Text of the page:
Research ArticleAlzheimer’s Disease

Scanning ultrasound removes amyloid-β and restores memory in an Alzheimer’s disease mouse model

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Science Translational Medicine  11 Mar 2015:
Vol. 7, Issue 278, pp. 278ra33
DOI: 10.1126/scitranslmed.aaa2512

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Can ultrasound restore memory?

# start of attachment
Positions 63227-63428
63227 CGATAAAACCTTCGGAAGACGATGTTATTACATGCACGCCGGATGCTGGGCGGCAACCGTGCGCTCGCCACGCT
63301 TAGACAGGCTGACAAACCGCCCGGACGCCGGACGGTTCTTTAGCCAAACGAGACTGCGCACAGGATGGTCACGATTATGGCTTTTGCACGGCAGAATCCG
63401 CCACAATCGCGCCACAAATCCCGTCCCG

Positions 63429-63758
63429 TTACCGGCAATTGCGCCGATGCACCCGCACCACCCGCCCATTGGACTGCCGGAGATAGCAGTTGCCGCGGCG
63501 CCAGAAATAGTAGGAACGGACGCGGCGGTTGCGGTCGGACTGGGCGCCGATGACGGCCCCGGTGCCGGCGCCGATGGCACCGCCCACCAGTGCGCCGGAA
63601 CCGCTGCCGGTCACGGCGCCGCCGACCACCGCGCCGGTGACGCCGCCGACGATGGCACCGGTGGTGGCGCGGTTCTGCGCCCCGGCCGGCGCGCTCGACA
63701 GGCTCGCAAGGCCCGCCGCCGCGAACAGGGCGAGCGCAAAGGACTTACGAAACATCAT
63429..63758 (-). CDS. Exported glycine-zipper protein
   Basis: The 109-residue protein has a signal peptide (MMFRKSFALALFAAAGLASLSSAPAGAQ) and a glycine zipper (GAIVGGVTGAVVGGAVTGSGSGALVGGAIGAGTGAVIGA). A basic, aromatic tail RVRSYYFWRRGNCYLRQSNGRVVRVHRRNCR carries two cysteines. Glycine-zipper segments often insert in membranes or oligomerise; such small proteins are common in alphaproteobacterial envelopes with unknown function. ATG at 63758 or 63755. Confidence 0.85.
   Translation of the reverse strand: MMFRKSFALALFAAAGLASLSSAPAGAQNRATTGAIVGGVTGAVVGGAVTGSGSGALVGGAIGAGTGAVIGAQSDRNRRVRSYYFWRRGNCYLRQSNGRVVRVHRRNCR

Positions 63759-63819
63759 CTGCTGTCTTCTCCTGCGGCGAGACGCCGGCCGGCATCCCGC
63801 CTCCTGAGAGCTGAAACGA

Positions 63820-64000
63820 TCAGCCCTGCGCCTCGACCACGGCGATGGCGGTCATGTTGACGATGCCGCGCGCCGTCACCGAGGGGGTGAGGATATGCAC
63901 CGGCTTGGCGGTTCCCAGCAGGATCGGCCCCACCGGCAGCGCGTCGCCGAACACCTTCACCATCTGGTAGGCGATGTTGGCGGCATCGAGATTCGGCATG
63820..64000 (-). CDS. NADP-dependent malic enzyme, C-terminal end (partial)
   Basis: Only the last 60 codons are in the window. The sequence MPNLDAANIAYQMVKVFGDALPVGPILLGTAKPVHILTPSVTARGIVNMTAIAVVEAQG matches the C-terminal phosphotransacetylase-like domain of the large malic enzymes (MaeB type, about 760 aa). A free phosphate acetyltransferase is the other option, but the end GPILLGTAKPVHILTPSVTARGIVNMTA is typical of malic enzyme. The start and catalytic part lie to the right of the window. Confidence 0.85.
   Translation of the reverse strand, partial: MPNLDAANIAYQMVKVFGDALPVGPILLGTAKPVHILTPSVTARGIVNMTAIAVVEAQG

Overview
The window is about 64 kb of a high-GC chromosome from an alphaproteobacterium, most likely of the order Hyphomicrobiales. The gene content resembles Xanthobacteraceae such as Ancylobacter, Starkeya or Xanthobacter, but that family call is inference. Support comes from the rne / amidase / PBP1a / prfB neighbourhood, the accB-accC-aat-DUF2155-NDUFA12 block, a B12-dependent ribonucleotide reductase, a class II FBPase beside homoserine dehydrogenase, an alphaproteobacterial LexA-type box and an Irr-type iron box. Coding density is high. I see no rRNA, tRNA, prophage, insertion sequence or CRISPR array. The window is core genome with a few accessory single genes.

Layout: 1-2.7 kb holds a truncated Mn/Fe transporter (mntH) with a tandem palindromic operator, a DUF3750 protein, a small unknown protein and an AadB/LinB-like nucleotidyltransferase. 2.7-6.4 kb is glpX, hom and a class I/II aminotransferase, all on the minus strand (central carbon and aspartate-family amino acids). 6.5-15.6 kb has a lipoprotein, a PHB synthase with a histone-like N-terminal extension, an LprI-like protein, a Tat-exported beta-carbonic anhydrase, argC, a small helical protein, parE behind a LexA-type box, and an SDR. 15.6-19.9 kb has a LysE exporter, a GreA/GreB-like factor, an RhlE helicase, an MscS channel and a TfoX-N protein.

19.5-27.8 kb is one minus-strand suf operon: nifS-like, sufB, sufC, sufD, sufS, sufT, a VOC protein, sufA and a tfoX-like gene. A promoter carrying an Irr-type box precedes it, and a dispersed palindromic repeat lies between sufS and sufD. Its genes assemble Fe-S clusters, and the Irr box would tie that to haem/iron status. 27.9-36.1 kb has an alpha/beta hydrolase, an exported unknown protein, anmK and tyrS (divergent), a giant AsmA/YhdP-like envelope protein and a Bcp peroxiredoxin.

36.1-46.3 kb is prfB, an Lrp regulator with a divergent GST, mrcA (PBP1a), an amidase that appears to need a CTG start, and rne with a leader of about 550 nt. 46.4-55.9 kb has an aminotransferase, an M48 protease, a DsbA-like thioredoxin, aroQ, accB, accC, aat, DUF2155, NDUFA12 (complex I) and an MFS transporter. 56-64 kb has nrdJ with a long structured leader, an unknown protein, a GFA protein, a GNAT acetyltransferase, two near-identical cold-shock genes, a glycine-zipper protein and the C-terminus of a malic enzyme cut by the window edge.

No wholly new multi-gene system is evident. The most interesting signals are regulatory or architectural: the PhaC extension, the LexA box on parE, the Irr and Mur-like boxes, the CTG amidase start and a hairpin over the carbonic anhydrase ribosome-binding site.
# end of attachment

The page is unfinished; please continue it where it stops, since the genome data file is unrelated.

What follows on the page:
Transgenic mice with increased amyloid-β (Aβ) production show several aspects of Alzheimer’s disease, including Aβ deposition and memory impairment. By repeatedly treating these Aβ-forming mice with scanning ultrasound, Leinenga and Götz now demonstrate that Aβ is removed and memory is restored as revealed by improvement in three memory tasks. These improvements were achieved without the use of any therapeutic agent, and the scanning ultrasound treatment did not induce any apparent damage to the mouse brain. The authors then showed that scanning ultrasound activated resident microglial cells that took up Aβ into their lysosomes. These findings suggest that repeated scanning ultrasound may be a noninvasive method with potential for treating Alzheimer’s disease.